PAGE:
The fruit of the grapple plant hooks onto animals with a strong but temporary grip to disperse seeds over great distances.


There is a group of plants (Harpagophytum) native to southern Africa that go by several colorful common names, including “grapple plant” and “devil’s claw.” As you can imagine, these plants have an arresting look to them: the ripened fruit resembles gnarled brown claws that point in all directions.

Grapple plants are found in drier habitats such as overgrazed plains and fossil dunes made of windswept sand hardened into distinct formations by calcium carbonate. If seedlings were to grow near their parents, it would result in direct competition for scarce resources and space for their roots to grow. So it’s to the grapple plant’s benefit that its seed be carried as far away as possible. To make such considerable journeys, these plants rely on the feet or fur of large grazing animals.

The Strategy

The trick to hitching the right ride with an unsuspecting giant is in those hooks: they must be catchy enough to carry the fruit for a good while, but also loose enough that it will eventually fall off. If the seeds are lucky, they will be dropped off where the soil hasn’t been depleted of water and nutrients from an overgrowth of other plants.

The grapple plant’s fruit is perfectly structured to be stepped on, wedged into the creases of the sole of a giant foot, and dragged long distances without damaging the seeds inside. It has a strong, woody seed pod that looks like it has already been flattened from above. Pointing outwards from all around the center of the flattened fruit are curled arms, and on the curled arms are the smaller hooks that keep the fruit attached to whatever part of an animal comes into contact with it. The pod starts to split along its side when it’s ripe, so it doesn’t need to be forced open like other types of seed pods.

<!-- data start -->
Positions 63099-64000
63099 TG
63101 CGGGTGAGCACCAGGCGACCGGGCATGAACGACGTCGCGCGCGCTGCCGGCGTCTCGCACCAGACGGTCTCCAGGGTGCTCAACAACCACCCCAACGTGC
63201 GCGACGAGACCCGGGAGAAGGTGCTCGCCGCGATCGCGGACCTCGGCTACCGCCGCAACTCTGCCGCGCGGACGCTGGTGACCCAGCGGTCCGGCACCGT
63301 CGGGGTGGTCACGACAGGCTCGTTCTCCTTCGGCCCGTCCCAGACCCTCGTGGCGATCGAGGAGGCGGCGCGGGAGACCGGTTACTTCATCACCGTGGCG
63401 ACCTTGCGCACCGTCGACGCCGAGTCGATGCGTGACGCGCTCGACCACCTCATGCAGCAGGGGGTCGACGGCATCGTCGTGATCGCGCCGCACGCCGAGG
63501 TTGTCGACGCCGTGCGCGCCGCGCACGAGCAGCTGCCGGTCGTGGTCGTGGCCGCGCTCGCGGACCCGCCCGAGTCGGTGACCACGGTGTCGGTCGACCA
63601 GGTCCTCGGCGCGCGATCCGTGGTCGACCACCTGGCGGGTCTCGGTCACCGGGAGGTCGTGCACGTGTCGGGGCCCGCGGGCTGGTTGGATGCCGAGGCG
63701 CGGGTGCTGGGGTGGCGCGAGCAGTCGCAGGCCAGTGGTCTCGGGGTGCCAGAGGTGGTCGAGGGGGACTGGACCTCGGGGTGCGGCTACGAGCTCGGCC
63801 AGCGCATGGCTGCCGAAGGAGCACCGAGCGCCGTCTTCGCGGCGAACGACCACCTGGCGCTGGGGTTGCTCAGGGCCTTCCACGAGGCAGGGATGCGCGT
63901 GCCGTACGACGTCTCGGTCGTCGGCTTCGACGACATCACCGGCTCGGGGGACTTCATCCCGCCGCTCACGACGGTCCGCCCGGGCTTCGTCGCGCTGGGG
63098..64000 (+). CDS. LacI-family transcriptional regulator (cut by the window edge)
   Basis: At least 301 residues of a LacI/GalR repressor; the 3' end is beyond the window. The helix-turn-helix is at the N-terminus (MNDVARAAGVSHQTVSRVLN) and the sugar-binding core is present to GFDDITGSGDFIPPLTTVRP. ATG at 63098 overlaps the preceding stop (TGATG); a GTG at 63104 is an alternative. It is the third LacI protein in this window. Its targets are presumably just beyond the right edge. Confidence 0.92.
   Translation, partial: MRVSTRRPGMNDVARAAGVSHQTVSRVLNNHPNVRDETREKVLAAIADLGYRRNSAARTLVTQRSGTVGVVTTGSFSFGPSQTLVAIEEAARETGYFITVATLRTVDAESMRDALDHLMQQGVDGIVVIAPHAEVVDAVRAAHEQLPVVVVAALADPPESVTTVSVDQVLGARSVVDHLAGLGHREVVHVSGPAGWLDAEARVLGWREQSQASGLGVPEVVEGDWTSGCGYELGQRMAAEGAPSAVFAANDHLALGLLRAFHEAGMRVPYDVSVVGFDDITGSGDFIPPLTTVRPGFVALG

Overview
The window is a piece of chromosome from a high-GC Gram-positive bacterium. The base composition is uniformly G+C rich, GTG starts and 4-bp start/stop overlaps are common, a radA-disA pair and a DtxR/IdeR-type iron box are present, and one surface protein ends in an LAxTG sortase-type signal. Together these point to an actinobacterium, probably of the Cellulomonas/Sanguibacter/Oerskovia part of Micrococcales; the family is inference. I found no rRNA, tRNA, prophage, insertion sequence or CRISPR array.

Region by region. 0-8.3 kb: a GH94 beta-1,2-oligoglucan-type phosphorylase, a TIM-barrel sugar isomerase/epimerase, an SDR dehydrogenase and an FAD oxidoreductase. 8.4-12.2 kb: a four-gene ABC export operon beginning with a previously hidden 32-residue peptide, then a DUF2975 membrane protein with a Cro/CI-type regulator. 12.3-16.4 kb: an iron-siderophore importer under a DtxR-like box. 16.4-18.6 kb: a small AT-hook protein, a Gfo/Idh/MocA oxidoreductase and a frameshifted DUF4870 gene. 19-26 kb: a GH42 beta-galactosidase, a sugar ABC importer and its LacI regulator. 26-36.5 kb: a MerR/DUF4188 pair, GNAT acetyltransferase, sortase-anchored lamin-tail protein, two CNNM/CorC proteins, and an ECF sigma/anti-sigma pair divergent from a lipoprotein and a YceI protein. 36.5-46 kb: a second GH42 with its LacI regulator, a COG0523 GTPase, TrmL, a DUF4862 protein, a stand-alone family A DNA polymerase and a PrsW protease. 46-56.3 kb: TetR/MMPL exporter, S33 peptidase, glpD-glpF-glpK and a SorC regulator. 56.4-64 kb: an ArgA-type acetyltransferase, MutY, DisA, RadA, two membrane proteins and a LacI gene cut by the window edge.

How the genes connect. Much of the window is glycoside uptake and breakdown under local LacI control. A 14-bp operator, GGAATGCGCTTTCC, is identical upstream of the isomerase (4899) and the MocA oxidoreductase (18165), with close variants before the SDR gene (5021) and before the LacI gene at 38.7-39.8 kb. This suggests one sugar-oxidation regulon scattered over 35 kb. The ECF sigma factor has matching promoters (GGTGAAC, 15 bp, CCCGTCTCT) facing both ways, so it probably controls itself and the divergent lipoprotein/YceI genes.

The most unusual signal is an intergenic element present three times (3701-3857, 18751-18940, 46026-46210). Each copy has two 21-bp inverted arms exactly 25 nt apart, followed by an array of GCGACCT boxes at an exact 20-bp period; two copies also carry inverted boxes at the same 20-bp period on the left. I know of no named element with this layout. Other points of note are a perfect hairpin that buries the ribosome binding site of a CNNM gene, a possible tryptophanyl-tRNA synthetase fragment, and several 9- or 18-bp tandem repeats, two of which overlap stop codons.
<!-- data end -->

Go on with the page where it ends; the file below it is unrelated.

There is also a group of plants (Proboscidea) in North America that belong to the same family (Pedaliaceae) as Harpagophytum and are also called devil’s claw, but have hooks of a more slender, arching form. Currently, only cattle transport the seeds because the large grazing animals these plants once relied on no longer share the same landscape.

The Potential

The grapple plant has found a way to protect its seeds while also getting them transported long distances. Humans can take inspiration from the strength and form of the plant’s fruit for the design of products like shoe grips, grappling hooks,  and fasteners for clothing. We might also think more broadly, and learn a thing or two from the plant’s method of timed release, or from the use it makes of existing transportation channels and energy expenditure to get where it needs to go.

Last Updated February 8, 2021